Paradigm Shift Quotes in The Structure of Scientific Revolutions
When acute, this situation is sometimes recognized by the scientists involved. Copernicus complained that in his day astronomers were so “inconsistent in these [astronomical] investigations . . . that they cannot even explain or observe the constant length of the seasonal year.” “With them,” he continued, “it is as though an artist were to gather the hands, feet, head and other members for his images from diverse models, each part excellently drawn, but not related to a single body, and since they in no way match each other, the result would be monster rather than man.” Einstein, restricted by current usage to less florid language, wrote only, “It was as if the ground had been pulled out from under one, with no firm foundation to be seen anywhere, upon which one could have built.”
The marks on paper that were first seen as a bird are now seen as an antelope, or vice versa. That parallel can be misleading. […] the scientist does not preserve the gestalt subject’s freedom to switch back and forth between ways of seeing. Nevertheless, the switch of gestalt, particularly because it is today so familiar, is a useful elementary prototype for what occurs in full-scale paradigm shift.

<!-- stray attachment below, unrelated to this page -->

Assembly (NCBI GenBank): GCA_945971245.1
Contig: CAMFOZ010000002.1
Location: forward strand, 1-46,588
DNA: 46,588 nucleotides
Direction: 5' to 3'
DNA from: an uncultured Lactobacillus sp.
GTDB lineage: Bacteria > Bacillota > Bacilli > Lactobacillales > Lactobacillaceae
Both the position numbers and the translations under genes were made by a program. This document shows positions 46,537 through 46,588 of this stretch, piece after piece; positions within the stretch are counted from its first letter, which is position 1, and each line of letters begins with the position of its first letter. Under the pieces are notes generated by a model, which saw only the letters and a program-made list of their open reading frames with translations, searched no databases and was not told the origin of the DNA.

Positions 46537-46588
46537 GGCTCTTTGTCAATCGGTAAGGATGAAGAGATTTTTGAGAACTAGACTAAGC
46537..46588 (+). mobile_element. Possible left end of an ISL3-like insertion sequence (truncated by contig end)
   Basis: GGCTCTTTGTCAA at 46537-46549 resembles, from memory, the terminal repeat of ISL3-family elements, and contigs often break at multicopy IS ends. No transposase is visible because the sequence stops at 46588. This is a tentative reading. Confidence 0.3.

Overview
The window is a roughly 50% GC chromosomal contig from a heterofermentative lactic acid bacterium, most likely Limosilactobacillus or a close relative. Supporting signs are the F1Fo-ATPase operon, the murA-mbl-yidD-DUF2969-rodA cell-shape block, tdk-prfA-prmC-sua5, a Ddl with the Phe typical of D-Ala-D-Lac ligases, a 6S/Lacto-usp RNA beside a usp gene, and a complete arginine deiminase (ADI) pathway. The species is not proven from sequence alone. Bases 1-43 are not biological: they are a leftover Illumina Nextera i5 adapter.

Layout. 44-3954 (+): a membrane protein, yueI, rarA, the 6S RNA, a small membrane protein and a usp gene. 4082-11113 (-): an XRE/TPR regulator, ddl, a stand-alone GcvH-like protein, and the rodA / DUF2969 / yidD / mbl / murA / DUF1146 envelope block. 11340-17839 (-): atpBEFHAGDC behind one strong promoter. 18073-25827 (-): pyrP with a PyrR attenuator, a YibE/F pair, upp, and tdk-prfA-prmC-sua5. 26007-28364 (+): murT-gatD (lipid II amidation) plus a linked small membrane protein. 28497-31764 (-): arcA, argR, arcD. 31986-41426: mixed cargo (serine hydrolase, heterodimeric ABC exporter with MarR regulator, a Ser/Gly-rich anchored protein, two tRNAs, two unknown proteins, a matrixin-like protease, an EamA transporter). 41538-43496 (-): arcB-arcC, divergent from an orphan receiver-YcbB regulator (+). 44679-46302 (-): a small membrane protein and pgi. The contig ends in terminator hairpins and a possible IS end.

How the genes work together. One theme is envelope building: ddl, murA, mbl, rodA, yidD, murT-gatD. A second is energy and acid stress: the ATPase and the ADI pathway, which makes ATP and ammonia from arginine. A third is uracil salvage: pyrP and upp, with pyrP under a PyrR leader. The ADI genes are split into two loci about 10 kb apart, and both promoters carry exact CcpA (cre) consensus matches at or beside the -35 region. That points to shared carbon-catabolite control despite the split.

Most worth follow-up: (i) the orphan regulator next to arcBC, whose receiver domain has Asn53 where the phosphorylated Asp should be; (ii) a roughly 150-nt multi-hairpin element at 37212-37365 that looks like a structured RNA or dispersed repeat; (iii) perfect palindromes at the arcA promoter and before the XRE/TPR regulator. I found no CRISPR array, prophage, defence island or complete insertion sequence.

Examining the record of past research from the vantage of contemporary historiography, the historian of science may be tempted to exclaim that when paradigms change, the world itself changes with them. Led by a new paradigm, scientists adopt new instruments and look in new places. Even more important, during revolutions scientists see new and different things when looking with familiar instruments in places they have looked before. […] In so far as their only recourse to that world is through what they see and do, we may want to say that after a revolution scientists are responding to a different world.
Looking at the moon, the convert to Copernicanism does not say, “I used to see a planet, but now I see a satellite.” That locution would imply a sense in which the Ptolemaic system had once been correct. Instead, a convert to the new astronomy says, “I once took the moon to be (or saw the moon as) a planet, but I was mistaken.”
Though a generation is sometimes required to effect the change, scientific communities have again and again been converted to new paradigms. Furthermore, these conversions occur not despite the fact that scientists are human but because they are.